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Cited by 44 (8 self)
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Computational mechanics, an approach to structural complexity, defines a process’s causal states and gives a procedure for finding them. We show that the causalstate representation—an Emachine—is the minimal one consistent with
Motion without movement
 Computer Graphics
, 1991
"... We describe a technique for displaying patterns that appear to move continuously without changing their positions. The method uses a quadrature pair of oriented filters to vary the local phase, giving the sensation of motion. We have used this technique in various computer graphic and scientific vis ..."
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Cited by 39 (3 self)
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We describe a technique for displaying patterns that appear to move continuously without changing their positions. The method uses a quadrature pair of oriented filters to vary the local phase, giving the sensation of motion. We have used this technique in various computer graphic and scientific visualization applications.
Implementation Techniques for Continuous Media Systems and Applications
, 1994
"... In this thesis, I investigate issues in the development of continuous media (CM) applications. CM applications process, transport, or store CM data such as digital audio and video. Introduction of video into applications will require support for sophisticated video effects such as image processing ..."
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Cited by 36 (4 self)
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In this thesis, I investigate issues in the development of continuous media (CM) applications. CM applications process, transport, or store CM data such as digital audio and video. Introduction of video into applications will require support for sophisticated video effects such as image processing, composition and digital filtering. Traditional image processing and composition algorithms operate on uncompressed images, while video is typically stored and delivered in a compressed form. High computational cost, along with the complexity of video decompression, makes traditional algorithms too slow for interactive use on video data. This thesis describes and evaluates a new family of algorithms for computing video effects that run one to two orders of magnitude faster than their ...
Steerable Filters and Local Analysis of Image Structure
, 1992
"... Two paradigms for visual analysis are topdown, starting from highlevel models or information about the image, and bottomup, where little is assumed about the image or objects in it. We explore a local, bottomup approach to image analysis. We develop operators to identify and classify image junct ..."
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Cited by 29 (0 self)
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Two paradigms for visual analysis are topdown, starting from highlevel models or information about the image, and bottomup, where little is assumed about the image or objects in it. We explore a local, bottomup approach to image analysis. We develop operators to identify and classify image junctions, whichcontain important visual cues for identifying occlusion, transparency, and surface bends. Like the human visual system, we begin with the application of linear filters which are oriented in all possible directions. Wedevelop an efficientway to create an oriented filter of arbitrary orientation by describing it as a linear combination of basis filters. This approach to oriented filtering, which we call steerable filters, offers advantages for analysis as well as computation. We design a variety of steerable filters, including steerable quadrature pairs, which measure local energy. We show applications of these filters in orientation and texture analysis, and image representation and enhanc...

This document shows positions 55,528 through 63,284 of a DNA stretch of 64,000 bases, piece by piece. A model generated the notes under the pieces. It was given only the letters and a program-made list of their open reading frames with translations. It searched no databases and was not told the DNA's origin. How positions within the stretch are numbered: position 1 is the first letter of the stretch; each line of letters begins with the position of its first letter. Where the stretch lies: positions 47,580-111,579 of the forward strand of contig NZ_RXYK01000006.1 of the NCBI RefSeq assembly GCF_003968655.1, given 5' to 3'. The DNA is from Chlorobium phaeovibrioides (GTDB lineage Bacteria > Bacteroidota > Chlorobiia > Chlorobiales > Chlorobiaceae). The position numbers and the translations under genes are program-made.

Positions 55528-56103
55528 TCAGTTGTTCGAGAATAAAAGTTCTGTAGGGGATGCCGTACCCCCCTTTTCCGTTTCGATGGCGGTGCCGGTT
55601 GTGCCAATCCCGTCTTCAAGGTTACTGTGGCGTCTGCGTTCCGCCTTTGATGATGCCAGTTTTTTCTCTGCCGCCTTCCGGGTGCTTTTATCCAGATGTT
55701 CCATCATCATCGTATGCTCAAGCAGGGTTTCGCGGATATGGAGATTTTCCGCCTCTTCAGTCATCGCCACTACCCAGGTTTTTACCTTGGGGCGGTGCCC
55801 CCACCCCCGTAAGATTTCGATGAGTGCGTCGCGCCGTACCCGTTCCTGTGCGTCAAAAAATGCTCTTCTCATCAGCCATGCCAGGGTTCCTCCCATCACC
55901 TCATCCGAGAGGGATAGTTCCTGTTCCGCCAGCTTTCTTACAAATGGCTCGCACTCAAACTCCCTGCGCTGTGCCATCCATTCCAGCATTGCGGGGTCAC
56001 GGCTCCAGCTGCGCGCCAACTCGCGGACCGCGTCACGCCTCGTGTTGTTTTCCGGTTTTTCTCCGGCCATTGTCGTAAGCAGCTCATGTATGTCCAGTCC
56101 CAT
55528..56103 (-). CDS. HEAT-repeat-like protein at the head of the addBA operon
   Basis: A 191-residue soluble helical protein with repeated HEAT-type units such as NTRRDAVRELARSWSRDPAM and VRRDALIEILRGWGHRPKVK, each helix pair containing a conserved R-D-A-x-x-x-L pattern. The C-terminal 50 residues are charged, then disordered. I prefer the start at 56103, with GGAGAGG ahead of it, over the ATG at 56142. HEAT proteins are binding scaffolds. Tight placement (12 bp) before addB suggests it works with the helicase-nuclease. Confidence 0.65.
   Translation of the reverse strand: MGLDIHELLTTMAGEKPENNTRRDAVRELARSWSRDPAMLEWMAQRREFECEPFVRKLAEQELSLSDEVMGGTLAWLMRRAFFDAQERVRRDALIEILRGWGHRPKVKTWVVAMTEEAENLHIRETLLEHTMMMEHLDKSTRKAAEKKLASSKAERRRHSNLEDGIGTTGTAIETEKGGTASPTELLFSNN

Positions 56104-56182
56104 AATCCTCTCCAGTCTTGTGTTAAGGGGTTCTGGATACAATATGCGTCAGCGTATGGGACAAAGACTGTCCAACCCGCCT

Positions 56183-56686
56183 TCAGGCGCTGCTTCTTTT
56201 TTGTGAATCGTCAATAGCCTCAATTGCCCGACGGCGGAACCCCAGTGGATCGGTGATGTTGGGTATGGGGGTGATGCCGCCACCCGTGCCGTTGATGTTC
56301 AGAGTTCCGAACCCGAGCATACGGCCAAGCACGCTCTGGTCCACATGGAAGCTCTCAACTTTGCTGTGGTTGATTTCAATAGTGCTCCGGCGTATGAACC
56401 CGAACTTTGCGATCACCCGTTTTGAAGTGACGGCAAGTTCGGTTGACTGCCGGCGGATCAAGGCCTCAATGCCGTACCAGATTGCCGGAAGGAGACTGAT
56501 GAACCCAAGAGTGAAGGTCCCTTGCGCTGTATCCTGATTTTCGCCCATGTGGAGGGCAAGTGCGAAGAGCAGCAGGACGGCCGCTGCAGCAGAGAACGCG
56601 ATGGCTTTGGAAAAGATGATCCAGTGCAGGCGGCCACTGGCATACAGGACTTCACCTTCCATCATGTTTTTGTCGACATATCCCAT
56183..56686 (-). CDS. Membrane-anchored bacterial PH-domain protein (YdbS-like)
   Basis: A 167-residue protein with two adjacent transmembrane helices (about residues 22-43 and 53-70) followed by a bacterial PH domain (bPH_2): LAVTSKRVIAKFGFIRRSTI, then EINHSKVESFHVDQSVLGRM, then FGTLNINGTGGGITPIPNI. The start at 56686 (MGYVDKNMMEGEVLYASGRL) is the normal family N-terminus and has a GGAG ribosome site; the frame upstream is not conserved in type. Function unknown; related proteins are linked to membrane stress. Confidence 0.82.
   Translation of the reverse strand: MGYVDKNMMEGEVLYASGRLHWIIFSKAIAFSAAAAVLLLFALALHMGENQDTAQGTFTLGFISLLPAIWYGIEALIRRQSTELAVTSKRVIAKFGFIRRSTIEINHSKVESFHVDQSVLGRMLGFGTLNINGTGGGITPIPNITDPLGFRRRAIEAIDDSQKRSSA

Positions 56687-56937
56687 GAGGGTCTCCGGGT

Image Sequence Restoration Using Gibbs Distributions
, 1995
"... This thesis addresses a number of issues concerned with the restoration of one type of image sequence, namely archived black and white motion pictures. These are often a valuable historical record, but because of the physical nature of the film they can suffer from a variety of degradations which re ..."
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Cited by 22 (0 self)
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This thesis addresses a number of issues concerned with the restoration of one type of image sequence, namely archived black and white motion pictures. These are often a valuable historical record, but because of the physical nature of the film they can suffer from a variety of degradations which reduce their usefulness. The main visual defects are `dirt and sparkle' due to dust and dirt becoming attached to the film, or abrasion removing the emulsion, and `line scratches' due to the film running against foreign bodies in the camera or projector. For an image
A New Family of Algorithms for Manipulating Compressed Images
, 1993
"... This paper describes a new technique to implement operations on compressed digital video images that allows many image manipulation operations to be performed 50 to 100 times faster than the corresponding algorithms operating on uncompressed images. This is accomplished by performing the operations ..."
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Cited by 16 (0 self)
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This paper describes a new technique to implement operations on compressed digital video images that allows many image manipulation operations to be performed 50 to 100 times faster than the corresponding algorithms operating on uncompressed images. This is accomplished by performing the operations directly on the compressed data in the DCT domain. In this paper, we show how to transform image space operations into DCT space operations, we describe several representative algorithms in the DCT domain and report their performance. 1. Introduction Multimedia applications that operate on audio and video data will enable many new applications of computers. For example, a collaborative work system can include video conferencing windows, or a hypermedia training system can include audio and video instructional material. While most research on multimedia applications has focused on compression standards ([3], [9], [10], [14]), synchronization issues ([11], [12]), storage representations ([12...